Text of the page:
Sudhir and rest of the gang joined up by end of the day. After a round of introductions we were briefed about our schedule. It went as: Morning jeep drive, Brunch followed by a power nap, Evening jeep drive followed by a leaning session with Sudhir. These sessions were filled with information about photography, creative vision and post processing as we came to know a bit later. However we all went to sleep dreaming of orange and black. I am sure the dream gods in Bandhavgarh have pre-packaged dreams of such kind for all the hopefuls. :-)

Our Safari next morning was in Magadhi zone. Sudhir joined us for this round and we started. Early morning was cold and misty. To the amusement of our driver and guide, Sudhir stopped the Gypsy at a place and we started shooting landscapes, spiders, sun rays etc. While it may sound strange to some, but it was a lot of learning and in this case we got to learn some new concepts as well as started looking at seemingly mundane scenery with a creative eye (or we hope creative eye). We discussed some of the finer points of composition, colour balance as well as focusing and absolutely picked Sudhir’s brain.


While were were busy shooting small wonders of the forest i.e. flowers, spider-webs etc, a jeep halted next to us. Tourists in the jeep were puzzled at what we were trying to do, apparently trying to shoot a spiderweb was not something they imagined one shall do in this tiger heaven. Driver of the other jeep just made a offhand remark that we must have seen the tigers then. Anyone who have been to tiger reserves would know the power that kind of statements would wield on the tourists. Quick exchange of directions gave us location of a point where a Tigress and her cubs were guarding their kill. In a manner of practiced manoeuvre, our driver took of in the direction indicated by them.

We reached the scene, and were told that the tigress and two cubs are in a small ditch with their kill. Unfortunately, no one was allowed in. However some forest department officers wanted to verify the kill for some odd reason. Well, you know as they say "Quid pro quo" (where is that darn big grin icons). We escorted them to a vantage point near the ditch. A few minutes wait and out saunters a beautiful tigress. After a few minutes hesitation, she decided to cross the path. We waited for sometime, but cubs were not feeling as generous.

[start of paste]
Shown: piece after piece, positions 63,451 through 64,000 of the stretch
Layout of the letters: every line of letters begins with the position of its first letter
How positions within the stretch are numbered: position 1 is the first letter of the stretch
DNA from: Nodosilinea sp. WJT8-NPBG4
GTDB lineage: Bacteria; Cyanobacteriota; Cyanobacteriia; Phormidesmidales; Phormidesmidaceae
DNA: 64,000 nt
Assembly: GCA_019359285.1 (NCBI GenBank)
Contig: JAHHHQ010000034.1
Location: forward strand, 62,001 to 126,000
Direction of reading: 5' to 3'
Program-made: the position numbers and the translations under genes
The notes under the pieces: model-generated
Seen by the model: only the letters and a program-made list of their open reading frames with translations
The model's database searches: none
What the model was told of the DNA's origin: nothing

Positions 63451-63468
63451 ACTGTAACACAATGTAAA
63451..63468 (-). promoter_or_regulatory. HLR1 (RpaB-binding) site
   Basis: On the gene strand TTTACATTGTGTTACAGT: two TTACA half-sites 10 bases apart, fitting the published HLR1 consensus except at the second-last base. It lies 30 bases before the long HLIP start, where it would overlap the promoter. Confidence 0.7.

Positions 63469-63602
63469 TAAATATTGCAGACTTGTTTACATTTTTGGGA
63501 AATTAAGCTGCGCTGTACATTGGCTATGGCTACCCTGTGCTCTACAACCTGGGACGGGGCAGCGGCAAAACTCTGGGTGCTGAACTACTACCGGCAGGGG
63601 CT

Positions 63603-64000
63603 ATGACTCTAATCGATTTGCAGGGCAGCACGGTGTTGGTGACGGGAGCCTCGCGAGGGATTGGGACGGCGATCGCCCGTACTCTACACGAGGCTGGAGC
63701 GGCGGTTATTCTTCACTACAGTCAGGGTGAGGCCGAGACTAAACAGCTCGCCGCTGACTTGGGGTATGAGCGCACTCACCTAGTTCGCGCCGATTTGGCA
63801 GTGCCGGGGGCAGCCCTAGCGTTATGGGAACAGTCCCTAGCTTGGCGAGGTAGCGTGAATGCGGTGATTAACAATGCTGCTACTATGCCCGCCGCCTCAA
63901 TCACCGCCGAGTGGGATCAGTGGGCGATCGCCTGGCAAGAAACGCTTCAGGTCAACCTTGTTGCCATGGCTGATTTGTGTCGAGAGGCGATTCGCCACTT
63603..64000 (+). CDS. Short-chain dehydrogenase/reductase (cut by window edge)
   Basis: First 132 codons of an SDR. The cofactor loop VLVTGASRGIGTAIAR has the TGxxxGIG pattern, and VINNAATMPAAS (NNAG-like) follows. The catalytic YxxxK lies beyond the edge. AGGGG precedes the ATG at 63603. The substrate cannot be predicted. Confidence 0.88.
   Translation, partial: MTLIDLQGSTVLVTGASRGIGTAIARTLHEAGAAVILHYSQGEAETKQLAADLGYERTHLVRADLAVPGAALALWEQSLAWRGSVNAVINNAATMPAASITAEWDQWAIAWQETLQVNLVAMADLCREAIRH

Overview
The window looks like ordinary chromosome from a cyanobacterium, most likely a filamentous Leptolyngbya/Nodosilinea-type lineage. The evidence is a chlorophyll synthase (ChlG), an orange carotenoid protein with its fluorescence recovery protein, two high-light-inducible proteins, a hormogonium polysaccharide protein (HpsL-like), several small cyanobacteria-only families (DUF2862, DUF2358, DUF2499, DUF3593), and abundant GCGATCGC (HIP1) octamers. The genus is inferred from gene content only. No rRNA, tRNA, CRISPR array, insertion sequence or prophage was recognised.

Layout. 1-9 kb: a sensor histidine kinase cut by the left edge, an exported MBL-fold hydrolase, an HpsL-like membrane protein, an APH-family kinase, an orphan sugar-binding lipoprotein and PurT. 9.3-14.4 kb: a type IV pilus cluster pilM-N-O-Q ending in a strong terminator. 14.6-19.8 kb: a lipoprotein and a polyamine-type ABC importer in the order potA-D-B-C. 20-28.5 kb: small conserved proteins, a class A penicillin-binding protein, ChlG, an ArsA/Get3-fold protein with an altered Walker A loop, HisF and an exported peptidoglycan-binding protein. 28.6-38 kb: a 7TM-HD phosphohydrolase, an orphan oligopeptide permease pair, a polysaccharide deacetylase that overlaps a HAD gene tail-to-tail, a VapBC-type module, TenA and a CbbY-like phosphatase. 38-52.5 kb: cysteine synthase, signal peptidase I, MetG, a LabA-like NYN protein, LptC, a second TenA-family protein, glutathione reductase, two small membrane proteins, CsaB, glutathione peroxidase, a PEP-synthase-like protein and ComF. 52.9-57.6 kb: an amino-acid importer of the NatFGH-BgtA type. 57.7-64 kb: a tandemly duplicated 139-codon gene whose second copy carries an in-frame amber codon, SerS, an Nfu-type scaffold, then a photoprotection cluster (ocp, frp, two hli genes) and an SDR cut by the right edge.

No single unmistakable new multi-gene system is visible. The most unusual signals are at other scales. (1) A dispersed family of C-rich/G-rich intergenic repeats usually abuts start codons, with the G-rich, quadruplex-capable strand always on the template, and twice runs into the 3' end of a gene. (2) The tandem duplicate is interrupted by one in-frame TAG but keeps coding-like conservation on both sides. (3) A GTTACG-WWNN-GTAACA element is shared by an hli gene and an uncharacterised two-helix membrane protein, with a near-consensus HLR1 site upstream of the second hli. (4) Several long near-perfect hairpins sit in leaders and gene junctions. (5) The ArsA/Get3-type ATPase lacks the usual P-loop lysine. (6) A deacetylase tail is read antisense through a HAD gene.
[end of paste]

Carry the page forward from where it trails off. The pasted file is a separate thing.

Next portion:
Ah, so the tiger gods smiled on us. Obviously we all returned with a silly smile on our face and excitement about checking our pictures of the day. But the day was not over yet. There was a nice session planned by Sudhir that covered further details on what goes into making a better photographs. I loved the concept of pre-visualization. And obviously there was a quick session of critiquing our images. I believe the dinner tasted distinctly of humble pie :D, and I loved it.

To be continued ..

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She is beautiful and the report a good read. Looking forward to hearing more about this trip

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Very nice report with a lot of detail. The pictures are also very good and illustrate your writing. Looking forward to more.

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Great start, I love Bandavgarh. Is Magadhi zone zone Nr. 2?


I´m gettin hungry looking at your food pics. :)


No wonder you nearly missed your train - I confess I never would have found the booked cabin without the guide.


And no shortage of spider webs to photograph in Bandhavgarh, I remember some roads had hundreds of giant wood spider nets.


What a beautiful tigress you saw, a great sighting.


Looking forward to more.

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Thanks @@wilddog, @@AKR1 & @@michael-ibk. Second part of the trip is coming soon. Glad that you liked it. Somehow the picture quality degrade after uploading. Going forward I am going to link them via my site.


@@michael-ibk : I am not sure about numbring of zones, I only remember them by name. There is Tala, Magahi and Khitauli zones that I had been to. Giant wood spiders were fun, I really loved them.



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After the initial celebrations, our cat luck cooled down a bit. We did a couple of safari's in Tala zone. It really is a beautiful zone with really enjoyable forest. Unfortunately for us (mainly Abhishek vaidayanathan and me), the zone was quite and there was not much wildlife movement around there. We also did a couple of rounds of Khitauli as well. Birdlife in Khitauli was much better than other zones.